BEATTIE GULCH — The scavenger-cleaned bison carcass scattered across the grassland provided the perfect punctuation point for Nathan Varley.
Varley was lobbying a group of officials Wednesday to modify how the winter bison hunt is conducted in the Gardiner Basin, just north of Yellowstone National Park. The hunter-killed bison bones, fur and offal emphasized his argument: hunts are being conducted close to nearby residences.
“Our contention is that some of the hunting that does take place hasn’t been safe,” he said.
Residents variously referred to the area as the “killing field” or the “kill zone," noting that as soon as bison cross the park boundary they are fair game for hunters. The issue isn't new, as hunts have been conducted in the area since 2005.
Varley is a member of the Bear Creek Council, a conservation group based in Gardiner at the North Entrance to Yellowstone. He also grew up in Gardiner, the son of the park’s one-time chief scientist. After leaving and then returning to the region, Varley now runs a wildlife tourism business. He’s concerned not only about wildlife, but how the public perceives the state of Montana’s treatment of animals like bison.
“We are hyper-vigilant of things that may influence tourism,” he said. “Some (tourists) are appalled and dismayed by what they see.”
Once bison leave the park in the Gardiner Basin they can be legally killed during two winter seasons by state hunters, as well as by tribal hunters with treaty rights. Some tribal hunts extend into April. The problem has been that the areas where hunters have the easiest access to bison is relatively small and not far from residences.
“Three-hundred and fifty eight gut piles in one winter. Picture it,” said Bonnie Lynn, who lives across from Beattie Gulch, one of two prime bison hunting areas north of Gardiner.
The gut piles attract scavengers, everything from eagles and ravens to bobcats, coyotes, wolves and bears. Together they can pick clean the backbones, rib cages and gut piles in a matter of days. Some of the scavengers are killed by predator hunters, others have died from lead poisoning caused by consuming bullets.
“We are concerned about collateral damage,” Varley said.
Varley, other residents and partners of the Bear Creek Council were lobbying members of the Inter-Agency Bison Management Program, which includes state, federal and tribal officials. About 60 people toured the two hunting areas as residents spoke.
The requests were varied: Could the Forest Service land near the old Yellowstone Trail Road that leads to Beattie Gulch be closed to push the bison hunt farther away from residences? Could all bison carcasses be removed from the fields?
Last winter one resident estimated that out of the 300 animals killed more than 8,000 pounds of gut piles were left on the landscape.
“The Bear Creek Council is not against hunting,” Varley said, a message all of the other residents echoed. “But we are here to say the way hunting currently is conducted is not safe.”
Dan Stahler, who owns a home just off Eagle Creek Road, has lived close to the other main bison hunting area for five years. A hunter himself, Stahler said he has turned in many violators he’s seen trespassing, shooting from roads and hazing bison.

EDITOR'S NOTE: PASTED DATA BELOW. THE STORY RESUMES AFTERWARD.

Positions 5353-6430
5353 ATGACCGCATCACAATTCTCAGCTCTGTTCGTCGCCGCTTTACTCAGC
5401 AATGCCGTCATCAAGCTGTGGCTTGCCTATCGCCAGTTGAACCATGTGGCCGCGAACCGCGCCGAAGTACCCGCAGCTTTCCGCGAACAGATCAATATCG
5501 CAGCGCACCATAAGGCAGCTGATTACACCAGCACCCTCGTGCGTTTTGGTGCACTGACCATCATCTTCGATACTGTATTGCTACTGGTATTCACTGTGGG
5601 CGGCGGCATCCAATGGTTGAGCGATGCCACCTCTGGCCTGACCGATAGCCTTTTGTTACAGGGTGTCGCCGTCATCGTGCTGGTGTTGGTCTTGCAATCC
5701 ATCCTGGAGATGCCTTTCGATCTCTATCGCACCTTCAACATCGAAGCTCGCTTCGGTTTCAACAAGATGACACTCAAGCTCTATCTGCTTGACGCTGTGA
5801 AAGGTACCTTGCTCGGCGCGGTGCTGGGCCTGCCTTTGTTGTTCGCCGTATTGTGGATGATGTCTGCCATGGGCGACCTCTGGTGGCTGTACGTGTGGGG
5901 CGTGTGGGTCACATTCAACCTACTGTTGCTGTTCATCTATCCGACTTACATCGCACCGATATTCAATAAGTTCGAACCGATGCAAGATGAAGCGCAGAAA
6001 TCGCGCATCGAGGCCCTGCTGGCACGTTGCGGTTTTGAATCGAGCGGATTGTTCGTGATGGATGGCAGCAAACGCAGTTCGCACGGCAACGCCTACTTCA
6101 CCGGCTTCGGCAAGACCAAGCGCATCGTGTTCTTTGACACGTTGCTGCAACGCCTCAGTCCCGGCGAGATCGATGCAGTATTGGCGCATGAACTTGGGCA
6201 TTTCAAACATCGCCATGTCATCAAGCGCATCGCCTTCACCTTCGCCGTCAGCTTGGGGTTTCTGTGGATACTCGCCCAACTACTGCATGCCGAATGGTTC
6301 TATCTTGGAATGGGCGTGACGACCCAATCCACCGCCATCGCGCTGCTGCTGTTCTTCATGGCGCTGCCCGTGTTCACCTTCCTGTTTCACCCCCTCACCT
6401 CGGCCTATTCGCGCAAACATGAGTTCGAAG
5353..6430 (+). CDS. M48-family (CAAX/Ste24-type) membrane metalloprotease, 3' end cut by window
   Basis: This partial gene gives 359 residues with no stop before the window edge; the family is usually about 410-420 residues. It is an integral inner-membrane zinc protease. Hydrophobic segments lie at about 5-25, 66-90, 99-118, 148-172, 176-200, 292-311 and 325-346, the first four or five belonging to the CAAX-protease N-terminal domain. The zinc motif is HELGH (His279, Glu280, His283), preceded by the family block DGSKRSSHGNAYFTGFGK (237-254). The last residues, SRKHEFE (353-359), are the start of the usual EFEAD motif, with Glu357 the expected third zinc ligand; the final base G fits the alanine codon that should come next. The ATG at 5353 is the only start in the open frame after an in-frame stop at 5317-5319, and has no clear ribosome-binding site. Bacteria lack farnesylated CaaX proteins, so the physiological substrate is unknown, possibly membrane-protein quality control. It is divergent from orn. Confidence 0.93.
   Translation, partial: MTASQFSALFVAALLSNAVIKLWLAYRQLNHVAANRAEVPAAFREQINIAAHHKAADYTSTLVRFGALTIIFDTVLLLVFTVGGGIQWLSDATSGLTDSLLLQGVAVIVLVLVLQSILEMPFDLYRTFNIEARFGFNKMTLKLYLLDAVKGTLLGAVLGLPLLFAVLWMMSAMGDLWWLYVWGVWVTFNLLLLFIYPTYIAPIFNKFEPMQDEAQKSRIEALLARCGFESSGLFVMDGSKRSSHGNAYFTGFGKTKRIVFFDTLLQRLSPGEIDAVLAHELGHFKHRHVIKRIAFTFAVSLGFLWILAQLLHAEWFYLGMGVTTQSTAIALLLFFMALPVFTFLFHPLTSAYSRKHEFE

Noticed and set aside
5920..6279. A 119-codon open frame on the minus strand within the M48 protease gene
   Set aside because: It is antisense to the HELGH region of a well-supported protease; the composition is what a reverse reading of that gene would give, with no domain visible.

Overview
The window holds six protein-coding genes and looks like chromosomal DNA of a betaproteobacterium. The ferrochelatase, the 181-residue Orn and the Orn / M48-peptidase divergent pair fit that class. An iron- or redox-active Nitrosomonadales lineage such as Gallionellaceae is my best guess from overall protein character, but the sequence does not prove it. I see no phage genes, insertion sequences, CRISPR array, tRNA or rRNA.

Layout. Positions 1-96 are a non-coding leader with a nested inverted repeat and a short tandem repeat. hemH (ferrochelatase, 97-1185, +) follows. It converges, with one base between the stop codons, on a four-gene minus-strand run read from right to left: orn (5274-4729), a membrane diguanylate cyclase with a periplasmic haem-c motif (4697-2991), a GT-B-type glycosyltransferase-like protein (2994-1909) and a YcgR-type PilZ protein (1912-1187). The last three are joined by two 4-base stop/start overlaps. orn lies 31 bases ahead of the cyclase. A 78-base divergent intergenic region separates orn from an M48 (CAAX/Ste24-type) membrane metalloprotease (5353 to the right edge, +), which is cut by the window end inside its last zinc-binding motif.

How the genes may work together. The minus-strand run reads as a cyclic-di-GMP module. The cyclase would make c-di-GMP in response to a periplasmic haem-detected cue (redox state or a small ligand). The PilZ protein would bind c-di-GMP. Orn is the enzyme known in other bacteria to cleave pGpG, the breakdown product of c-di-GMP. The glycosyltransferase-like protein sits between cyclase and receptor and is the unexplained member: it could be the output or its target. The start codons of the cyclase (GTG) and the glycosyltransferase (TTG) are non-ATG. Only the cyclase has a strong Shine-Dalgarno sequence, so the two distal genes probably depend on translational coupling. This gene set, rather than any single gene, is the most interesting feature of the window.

“I’ve been a witness to a lot of the negative activities,” he said.
He suggested the hunting area at Eagle Creek be pushed farther east, away from the houses, to increase safety for residents.
Ilona Popper, who lives farther up the road near the small community of Jardine, said during hunting season the icy road she commutes on becomes dangerous as hunters park in one lane of traffic to load or butcher their kill.
“It’s not being conducted as a safe hunt,” she said. “Something has to change.”
Officials from the IBMP were willing to listen to the many tales of residents, but didn’t want to offer hope for changes before consulting with the rest of the group. No one partner wants to take on any of the issues individually, always seeking a consensus as well as a cost-share for any expense incurred.
“I’m glad to see people talking about it and what the residents deal with,” said Mike Volesky, chief of operations for Montana Fish, Wildlife and Parks. “But there’s not an easy solution or we would have done it already.”
Last year FWP proposed closing Beattie Gulch to state hunters, a suggestion that never made it past muster because it wouldn’t affect tribal hunters, who are more numerous.
“Maybe by getting people together and hearing other people’s concerns, we could reconsider some things,” Volesky said. “But it’s tough when you have a number of tribes, a number of sovereigns who see things differently.”
Tribes with treaty rights to hunt in Montana are not governed by state game laws, although they often work in concert with FWP.
Carl Scheeler, wildlife program manager for the Umatilla Tribe, agreed that the tour provided a great opportunity for the IBMP to hear the concerns of the local community. He suggested a bounty paid for carcasses could monetize what is now considered waste, encouraging some locals or hunters to pick up the dead bison parts now left lying in the field.
The question then arises: where would the carcass parts be taken, and what would be done with them? They could be incinerated or maybe turned into compost, all issues that would have to be worked out between the IBMP partners.
“We need to keep all options open right now,” he said. “We clearly care about it.”